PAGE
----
Profile Image for Nova.
187 reviews23 followers
July 30, 2023
ترجمه‌ی در دست، غنیمتیست که باید قدر آن را بسیار دانست. با این حال بی‌ایراد نیست. اما چه بسا که بیشتر این ایرادات را باید از قصور ناشر دانست! ناکافی بودن پانویس‌ها در توضیح ارجاعات کلیدی این کتاب، جا افتادن تصاویر کتاب از چاپ (نسخه‌ی من چاپ ششم است) و جا افتادگی جملاتی چند از ترجمه و ترجمه‌ی اشتباه پاره‌ای دیگر (خوشبختانه چندان جای نگرانی نیست چرا که موارد کم اهمیت و انگشت‌شمارند و تیغ سانسورچی در این ترجمه راه نیافته)، مرا بر آن داشت که راهنمایی گردآوری کنم از هر آنچه که به خواننده در رمزگشایی متن این کتاب یاری می‌رساند.
از این لینک می‌توانید به آن دسترسی پیدا کنید.

لارنس استرن، تریسترام شندی را با الهام از دن کیشوت سروانتس نوشته است. دن کیشوت بخاطر مدل روایتش، داستان در داستان بودنش، مضامینی که در خلال گفتگوهایش مطرح می‌کند و بخاطر نوع طنز و نقدی که به مذهب، ادبیات و فضای فکری دوران دارد، اولین رمان مدرن محسوب می‌شود. چرا که سروانتس در این کتاب، برخلاف سایرین اهل قلم دوران و پیشینیانش، درس ادب و فضیلت نمی‌دهد، طرفداری نمی‌کند، قصد رسیدن به هیچ پاسخی ندارد و به عهده‌ی خواننده می‌گذارد که برداشت و تاویلات خود را از داستان داشته باشد (حداقل در جلد اول این رمان). رمان‌های قبل از دن کی��وت، حتی اگر چنین ویژگی‌ای را هم در خود داشتند، اکثرا در یک قالب واقع‌گرایانه اتفاق نمی‌افتادند. یعنی روایت تعاملات و واقعیات روزمره نبودند و برای مثال، متل و مثل، خیالی، اسطوره‌ای یا حماسی بودند.

از زیر شنل دن کیشوت، یکی دو رمان دیگر نیز سر براوردند که با فراتر بردن تکنیک‌های نوآورانه‌ای از جمله بینامتنیت، متافیکشن و فرا داستانی بودن، کنایه و پارودی، که از دن کیشوت به ارث برداشته‌اند، به نوبه‌ی خود پدران ادبیات پست مدرن محسوب می‌شوند: تریسترام شندی و سپس ژاک قضاقدری.

اما تریسترام شندی استرن تنها وامدار از دن کیشوت سروانتس نیست؛ با بررسی ارجاعات درون روایتی این کتاب، می‌توان گفت که این اثر از ترکیب صنایع ادبی طنز و کنایه، هجونامه، جستار اندیشمندانه و بیان خردمندانه بوجود آمده که به ترتیب، بانیانشان، میگل د سروانتس، فرانسوا رابله، میشل دو مونتنی و رابرت برتون، و جاناتان سوئیفت بوده‌اند.

از دنیای فلسفه نیز استرن، جان لاک را برگزیده تا در خلال شخصیت پردازی‌ها و مکالمه‌ها به نقد برخی از تفکرات او در مهم‌ترین اثرش "مقاله‌ای در باب فهم بشر" بپردازد.

از نقد مفهوم "تداعی معانی"* لاک با ارتباط دادن کوک کردن ساعت به جلسات رایزنی در تختخواب والتر در شب‌های یکشنبه، تا نشان دادن تقابل طرز تفکر و برداشت‌های شخصی دو برادر بواسطه‌ی اسپ‌های هوسشان با پل زدن بین دو دنیای از زمین تا آسمان متفاوت والتر و توبی شندی و سپس تخریب آن بوسیله‌ی دکتر اسلاپ برای شکسته‌بندی پل بینی تریسترام، یا نقد دیدگاه لاک درباره‌ی زبان و تفاوت مفهوم کلمات در قالب‌های مختلف محتوایی با پیچاندن کلمه‌ی پازلفی و واداشتن به ارتباط ناخوداگاه آن به مفاهیم جنسی، استرن روایتی هوشمندانه و پویا پدید آورده که نه تنها سرگرم می‌کند، به تفکر نقادانه نیز وا می‌دارد.

استرن در نقد لاک تا آنجا پیش رفته که دیباجه‌ی دیرهنگام کتاب (فصل بیستم جلد سوم) را تماما به انتقاد از دیدگاه او درباره‌ی خرد و تشخیص** اختصاص دهد.

تفسیر دیباجه:

اول باید دید که تعریف لاک از "خرد" و "تشخیص" چه بوده:
لاک، wit یا خرد را مجموعه‌ای از ایده‌ها، ادراکات، استدلالات و به طور کلی مجموعه‌ای از دانش‌ها می‌دانست.
اما judgement یا تشخیص را قوه‌ای می‌دید که کمک می‌کرد از بین این مجموعه‌ی دانش‌ها، ایده‌هایی که درست و منطبق با واقعیات و منطق هستند را جدا کرده و استفاده کنیم.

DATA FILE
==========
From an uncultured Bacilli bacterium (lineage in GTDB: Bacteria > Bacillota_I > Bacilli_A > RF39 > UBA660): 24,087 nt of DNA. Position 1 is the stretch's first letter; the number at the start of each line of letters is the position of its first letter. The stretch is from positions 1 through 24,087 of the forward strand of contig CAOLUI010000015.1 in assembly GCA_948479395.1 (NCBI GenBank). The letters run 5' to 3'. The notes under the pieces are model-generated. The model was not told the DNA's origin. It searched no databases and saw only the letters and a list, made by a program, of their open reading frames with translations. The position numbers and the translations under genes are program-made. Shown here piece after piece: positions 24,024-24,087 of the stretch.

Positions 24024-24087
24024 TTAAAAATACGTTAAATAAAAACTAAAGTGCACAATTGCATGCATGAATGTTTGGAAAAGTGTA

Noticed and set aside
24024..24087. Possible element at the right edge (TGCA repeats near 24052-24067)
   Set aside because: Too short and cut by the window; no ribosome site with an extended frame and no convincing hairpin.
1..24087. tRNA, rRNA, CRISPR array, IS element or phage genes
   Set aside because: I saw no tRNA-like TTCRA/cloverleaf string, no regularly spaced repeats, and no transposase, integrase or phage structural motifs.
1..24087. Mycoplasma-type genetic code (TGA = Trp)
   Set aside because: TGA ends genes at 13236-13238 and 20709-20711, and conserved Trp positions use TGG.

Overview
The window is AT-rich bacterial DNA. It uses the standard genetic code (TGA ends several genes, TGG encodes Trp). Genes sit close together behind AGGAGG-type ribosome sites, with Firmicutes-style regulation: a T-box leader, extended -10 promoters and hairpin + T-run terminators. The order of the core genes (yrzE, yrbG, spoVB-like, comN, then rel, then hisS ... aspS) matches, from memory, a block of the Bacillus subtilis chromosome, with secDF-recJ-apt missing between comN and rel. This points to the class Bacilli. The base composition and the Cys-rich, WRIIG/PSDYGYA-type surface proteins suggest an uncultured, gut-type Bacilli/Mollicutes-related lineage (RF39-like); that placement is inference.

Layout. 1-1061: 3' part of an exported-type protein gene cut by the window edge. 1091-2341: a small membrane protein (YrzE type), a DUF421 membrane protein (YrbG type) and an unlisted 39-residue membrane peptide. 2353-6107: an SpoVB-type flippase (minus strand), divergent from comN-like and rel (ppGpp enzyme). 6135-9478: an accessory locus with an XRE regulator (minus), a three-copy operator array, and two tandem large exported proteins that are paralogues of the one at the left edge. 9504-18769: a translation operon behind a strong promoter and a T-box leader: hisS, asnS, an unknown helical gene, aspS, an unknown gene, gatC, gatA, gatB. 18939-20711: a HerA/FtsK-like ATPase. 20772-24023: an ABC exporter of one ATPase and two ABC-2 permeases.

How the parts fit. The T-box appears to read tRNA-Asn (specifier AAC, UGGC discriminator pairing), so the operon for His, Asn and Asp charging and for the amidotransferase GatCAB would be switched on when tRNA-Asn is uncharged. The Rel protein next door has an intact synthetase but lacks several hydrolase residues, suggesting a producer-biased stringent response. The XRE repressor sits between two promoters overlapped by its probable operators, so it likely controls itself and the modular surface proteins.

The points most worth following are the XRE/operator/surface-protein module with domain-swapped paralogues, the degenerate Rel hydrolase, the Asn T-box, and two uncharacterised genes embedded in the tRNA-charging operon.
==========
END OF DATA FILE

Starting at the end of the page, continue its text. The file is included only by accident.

در نتیجه‌ی این تعریف، لاک، جایگاه تشخیص را برتر و بالاتر از خرد در نظر می‌گرفت.

استرن در این دیباجه با تشبیه خرد و تشخیص به دو قُبه‌ی یک صندلی که اگر یکی را نداشته باشد آن‌یکی نیز بیخود و بلااستفاده می‌شود، سعی دارد اذعان کند که این‌ها هر دو برای تفکر و فعالیت ذهنی به یک اندازه لازمند و اگر کمیت یکی بلنگد، دیگری نیز لنگ می‌شود و کاربرد مستقل از هم ندارند.

اما چرا استرن آنقدر بر مانور روی این موضوع اصرار دارد؟

کلمه‌ی wit فقط به معنای خرد نیست و در خودش معانی زرنگی، رندی، مزه‌پرانی و مزاح را هم دارد و یکی از روش‌های مزه‌پرانی، کنایی و در لفافه صحبت کردن است برای همین است که تریسترام می‌گوید: "اگر همه صاحب خرد بزرگ می‌شدند همه‌جا تمسخر می‌بود و ریشخند وحاضرجوابی."
و این البته همان چیزیست که در این کتاب موج می‌زند، بطوریکه یکسره هنگام خواندن آن با کنایه، سارکزم و کلمات دوپهلو و استعاره و مَجاز روبرو می‌شویم.
انگار استرن قصد داشته باشد ما را متوجه این موضوع کند که بله! این قوه‌ی تشخیص است که در چارچوب محتوا، بین معانی‌ای که یک واژه یا یک عبارت تداعی می‌کند، کدامیک مدنظر است یا اینکه درنظر گرفتن هرکدام از این معانی چگونه مفهوم را عوض می‌کند. اما اگر از اول خرد نیامده بود و واژه را اینطور تبیین نکرده بود، تشخیص هم اینجا کاری برای انجام دادن نداشت. پس این دو لازم و ملزوم یکدیگرند و خواننده‌ی گرامی لطفا موقع خواندن، هر دو را به کار بگیر تا با ظرایف متن من بیشتر آشنا شوی!___

تکنیک دیگری که شخصیت‌پردازی و روایت این کتاب را یک سر و گردن بالاتر برده، "گریز زدن" است. در تعاملات بسیارِ ذهنیت‌های متفاوت شخصیت‌های کتاب با هم، در ابتدا لازم است که خواننده با دنیای هر یک از آن‌ها آشنایی بهم زند و پیش‌فرض‌هایی بدست آورد. برای مثال پیش از اینکه اهمیت جمله‌ای را که تا نیمه از دهان عمو توبی بیرون پریده درک کنیم، باید پیشینه‌ای از علایق، خلقیات و طرز تفکر او بدست بیاوریم و درست در همینجاست که راوی، ادامه‌ی مکالمه را بین زمین و هوا معلق نگه می‌دارد تا با گریزی به گذشته، خواننده را با عموی خود آشنا کند.
یا به محض اینکه حال پدر خود را از شیوه‌ی بدنیا آمدنش دگرگون ترسیم می‌کند، برای تداعی ضربه‌ی سنگینی که به روح و روان پدر وارد شده، آب دستش است زمین می‌گذارد و بلافاصله به شرح دنیای درون ذهن پدرش و توصیف اسپ‌های هوسی که در آن می‌تازند و اهمیت اسم‌ها، دماغ‌ها، تولد‌ها و آموخته‌ها را تا سرحدات آن می‌کشانند، گریز می‌زند.

تصاویر نیز در این کتاب، با بازتعریف شدن در یک قالب زبانی، نقش روایتگرانی گویاتر از کلمات را دارند. استرن با قرار دادن المان‌هایی فرا متنی و تبدیل آن‌ها به اجزای ��ک زبان***، ظرفیت‌های ادبی را به چالش می‌کشد و بیانگری را به مرحله‌ی جدیدی می‌برد.

"I wrote a careless kind of civil, nonsensical, good-humored Shandean book, which will do all your hearts good — And all your heads too, — provided you understand it" (VI, xvii)